Merriam-Webster Confirms Everyone’s Suspicion that ‘Breadth’ Isn’t a Real Word
“We hope that ‘breadth’ will be a relic of the past. It’s time to move on.”
SPRINGFIELD, MA — In a press release that has turned the linguistic world on its head, Merriam-Webster Co. announced that ‘breadth’ is not a real word, contrary to its presence in their dictionary.
Spokeswoman Donna Jo Haas elaborated on the company’s ruse to reporters: “It began as a bit in the writers room when the company was founded in 1831. One of our linguists brought in some of his family’s authentic southern moonshine, and they started tossing around ideas for fake words to slip into the dictionary’s first edition. Most of their suggestions were duds: plyzyntyne, quuli, arbrizitone. Ironically, some of their more realistic-sounding fake words are now a part of modern lexicon; misunderestimate and covfefe are the most notable examples.” When asked why they settled on breadth, Haas shrugged. “I assume it’s because they were drunk out of their gourds.”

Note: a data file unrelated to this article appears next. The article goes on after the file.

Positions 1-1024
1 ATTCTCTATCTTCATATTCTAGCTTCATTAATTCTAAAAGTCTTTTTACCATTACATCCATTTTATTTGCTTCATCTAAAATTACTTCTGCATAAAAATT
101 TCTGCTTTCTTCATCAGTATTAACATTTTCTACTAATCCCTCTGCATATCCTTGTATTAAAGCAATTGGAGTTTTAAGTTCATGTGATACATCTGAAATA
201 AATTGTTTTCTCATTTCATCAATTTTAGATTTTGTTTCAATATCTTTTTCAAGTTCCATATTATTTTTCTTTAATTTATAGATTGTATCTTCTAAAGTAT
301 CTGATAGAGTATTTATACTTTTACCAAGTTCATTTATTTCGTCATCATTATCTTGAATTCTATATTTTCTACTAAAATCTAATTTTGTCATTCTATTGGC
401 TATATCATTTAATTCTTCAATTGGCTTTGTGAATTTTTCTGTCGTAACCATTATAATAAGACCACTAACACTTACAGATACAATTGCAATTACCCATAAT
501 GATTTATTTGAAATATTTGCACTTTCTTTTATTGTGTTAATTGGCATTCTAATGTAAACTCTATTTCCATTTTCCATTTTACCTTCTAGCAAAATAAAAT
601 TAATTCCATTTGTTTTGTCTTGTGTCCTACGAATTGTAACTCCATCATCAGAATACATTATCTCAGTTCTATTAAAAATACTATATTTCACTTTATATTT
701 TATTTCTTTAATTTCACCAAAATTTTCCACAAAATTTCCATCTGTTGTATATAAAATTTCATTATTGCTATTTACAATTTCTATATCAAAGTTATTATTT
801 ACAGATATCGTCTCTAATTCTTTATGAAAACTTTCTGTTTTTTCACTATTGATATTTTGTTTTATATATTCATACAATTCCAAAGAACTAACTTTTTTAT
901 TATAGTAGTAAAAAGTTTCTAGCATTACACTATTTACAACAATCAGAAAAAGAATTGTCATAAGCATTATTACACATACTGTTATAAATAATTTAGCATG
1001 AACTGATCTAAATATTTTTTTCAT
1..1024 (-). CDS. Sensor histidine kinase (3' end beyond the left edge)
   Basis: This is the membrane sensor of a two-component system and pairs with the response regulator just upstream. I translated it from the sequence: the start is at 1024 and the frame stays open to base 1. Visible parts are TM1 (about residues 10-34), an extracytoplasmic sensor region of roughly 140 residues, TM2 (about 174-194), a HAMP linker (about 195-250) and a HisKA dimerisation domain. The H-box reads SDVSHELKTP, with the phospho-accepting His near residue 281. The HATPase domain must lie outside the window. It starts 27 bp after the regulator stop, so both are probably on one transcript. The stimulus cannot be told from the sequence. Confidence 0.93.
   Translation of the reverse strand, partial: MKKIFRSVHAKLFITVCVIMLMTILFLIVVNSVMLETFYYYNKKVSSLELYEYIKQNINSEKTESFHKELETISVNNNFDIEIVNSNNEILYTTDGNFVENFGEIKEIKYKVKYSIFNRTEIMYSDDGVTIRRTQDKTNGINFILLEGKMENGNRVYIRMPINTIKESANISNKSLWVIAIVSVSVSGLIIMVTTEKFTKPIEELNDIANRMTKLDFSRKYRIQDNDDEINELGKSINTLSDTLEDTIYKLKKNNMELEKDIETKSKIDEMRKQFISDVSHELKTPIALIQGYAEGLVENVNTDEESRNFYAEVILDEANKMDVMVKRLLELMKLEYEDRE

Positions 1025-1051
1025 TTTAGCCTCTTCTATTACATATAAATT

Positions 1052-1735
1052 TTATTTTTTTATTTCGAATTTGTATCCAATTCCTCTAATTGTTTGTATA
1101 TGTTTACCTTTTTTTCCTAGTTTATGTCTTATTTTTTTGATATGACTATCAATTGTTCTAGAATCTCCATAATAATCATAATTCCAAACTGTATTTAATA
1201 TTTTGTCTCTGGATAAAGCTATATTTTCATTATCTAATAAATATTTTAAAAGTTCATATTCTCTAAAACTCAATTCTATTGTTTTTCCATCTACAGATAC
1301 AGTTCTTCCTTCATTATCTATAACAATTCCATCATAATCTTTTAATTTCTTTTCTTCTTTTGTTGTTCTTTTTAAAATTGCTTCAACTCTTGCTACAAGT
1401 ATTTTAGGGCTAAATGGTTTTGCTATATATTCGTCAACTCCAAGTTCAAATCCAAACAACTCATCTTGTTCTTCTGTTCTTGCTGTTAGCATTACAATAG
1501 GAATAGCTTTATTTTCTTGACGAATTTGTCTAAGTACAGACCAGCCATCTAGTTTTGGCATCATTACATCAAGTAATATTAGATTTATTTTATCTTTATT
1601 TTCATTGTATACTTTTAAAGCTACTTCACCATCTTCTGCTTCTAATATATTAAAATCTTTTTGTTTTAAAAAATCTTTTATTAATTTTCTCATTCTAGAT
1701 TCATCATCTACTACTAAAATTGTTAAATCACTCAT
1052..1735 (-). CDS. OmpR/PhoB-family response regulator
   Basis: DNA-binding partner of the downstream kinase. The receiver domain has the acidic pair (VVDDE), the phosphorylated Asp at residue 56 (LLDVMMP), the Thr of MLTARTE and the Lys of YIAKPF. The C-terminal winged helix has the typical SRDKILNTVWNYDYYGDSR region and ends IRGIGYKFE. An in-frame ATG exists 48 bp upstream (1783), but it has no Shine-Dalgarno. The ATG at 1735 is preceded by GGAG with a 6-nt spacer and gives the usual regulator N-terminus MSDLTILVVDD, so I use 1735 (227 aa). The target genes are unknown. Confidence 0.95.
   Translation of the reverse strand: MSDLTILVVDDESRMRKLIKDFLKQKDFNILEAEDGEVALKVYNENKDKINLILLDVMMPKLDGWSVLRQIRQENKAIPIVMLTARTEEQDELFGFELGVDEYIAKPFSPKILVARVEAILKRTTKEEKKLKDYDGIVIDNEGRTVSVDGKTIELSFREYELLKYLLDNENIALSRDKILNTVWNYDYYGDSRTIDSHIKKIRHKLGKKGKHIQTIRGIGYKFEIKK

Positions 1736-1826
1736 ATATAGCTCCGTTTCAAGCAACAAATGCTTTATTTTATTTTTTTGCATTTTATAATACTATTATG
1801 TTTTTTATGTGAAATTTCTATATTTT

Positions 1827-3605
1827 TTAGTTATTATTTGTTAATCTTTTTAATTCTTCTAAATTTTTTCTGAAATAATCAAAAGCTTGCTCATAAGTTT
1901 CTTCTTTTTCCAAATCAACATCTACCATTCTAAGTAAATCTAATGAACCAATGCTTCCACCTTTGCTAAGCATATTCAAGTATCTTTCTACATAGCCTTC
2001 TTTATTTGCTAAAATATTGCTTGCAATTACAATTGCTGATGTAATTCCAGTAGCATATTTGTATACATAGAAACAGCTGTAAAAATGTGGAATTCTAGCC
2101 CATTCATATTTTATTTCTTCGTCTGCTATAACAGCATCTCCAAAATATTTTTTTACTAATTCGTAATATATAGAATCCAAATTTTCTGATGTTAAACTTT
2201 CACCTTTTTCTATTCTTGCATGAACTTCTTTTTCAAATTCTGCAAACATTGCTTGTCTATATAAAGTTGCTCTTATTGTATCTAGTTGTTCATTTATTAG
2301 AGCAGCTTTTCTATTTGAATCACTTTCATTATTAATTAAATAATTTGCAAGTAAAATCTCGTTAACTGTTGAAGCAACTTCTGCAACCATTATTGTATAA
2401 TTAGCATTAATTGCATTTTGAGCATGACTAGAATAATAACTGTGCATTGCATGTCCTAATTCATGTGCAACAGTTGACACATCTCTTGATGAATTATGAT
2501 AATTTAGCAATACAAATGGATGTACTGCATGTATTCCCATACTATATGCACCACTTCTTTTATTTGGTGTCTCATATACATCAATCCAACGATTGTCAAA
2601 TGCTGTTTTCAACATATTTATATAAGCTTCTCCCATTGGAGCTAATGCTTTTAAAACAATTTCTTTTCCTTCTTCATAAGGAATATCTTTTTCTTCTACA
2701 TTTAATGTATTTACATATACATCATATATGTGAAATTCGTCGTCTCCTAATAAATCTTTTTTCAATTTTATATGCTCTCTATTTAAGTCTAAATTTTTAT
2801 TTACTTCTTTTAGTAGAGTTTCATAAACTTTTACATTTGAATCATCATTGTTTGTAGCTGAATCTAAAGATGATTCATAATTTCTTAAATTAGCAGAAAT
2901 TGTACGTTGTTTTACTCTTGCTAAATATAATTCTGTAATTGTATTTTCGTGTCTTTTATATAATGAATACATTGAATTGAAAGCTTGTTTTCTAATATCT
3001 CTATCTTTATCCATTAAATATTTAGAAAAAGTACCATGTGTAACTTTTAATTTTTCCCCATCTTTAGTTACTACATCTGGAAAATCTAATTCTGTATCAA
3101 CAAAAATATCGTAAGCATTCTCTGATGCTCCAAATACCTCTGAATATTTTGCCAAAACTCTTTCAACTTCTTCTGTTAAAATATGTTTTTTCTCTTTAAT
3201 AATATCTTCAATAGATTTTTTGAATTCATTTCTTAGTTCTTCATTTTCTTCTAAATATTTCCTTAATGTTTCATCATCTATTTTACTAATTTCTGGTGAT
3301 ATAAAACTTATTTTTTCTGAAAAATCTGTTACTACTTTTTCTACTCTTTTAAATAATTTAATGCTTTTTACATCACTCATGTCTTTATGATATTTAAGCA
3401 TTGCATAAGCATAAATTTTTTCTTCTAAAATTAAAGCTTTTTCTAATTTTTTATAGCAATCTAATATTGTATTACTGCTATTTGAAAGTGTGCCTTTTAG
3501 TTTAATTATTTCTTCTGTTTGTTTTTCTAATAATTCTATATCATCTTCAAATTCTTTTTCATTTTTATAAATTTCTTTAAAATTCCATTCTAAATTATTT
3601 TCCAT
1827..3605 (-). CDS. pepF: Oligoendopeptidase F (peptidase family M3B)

Merriam-Webster Co.’s official statement did not address the timing of its admission, but Haas explained that “2020 is a year of great change, and we are currently experiencing a massive shift away from what we consider the old normal. We don’t yet know what the new normal will look like, but we hope that ‘breadth’ will be a relic of the past. It’s time to move on.”
“But,” she added, “watching everyone attempt to pronounce it for the past two centuries sure was a hoot!”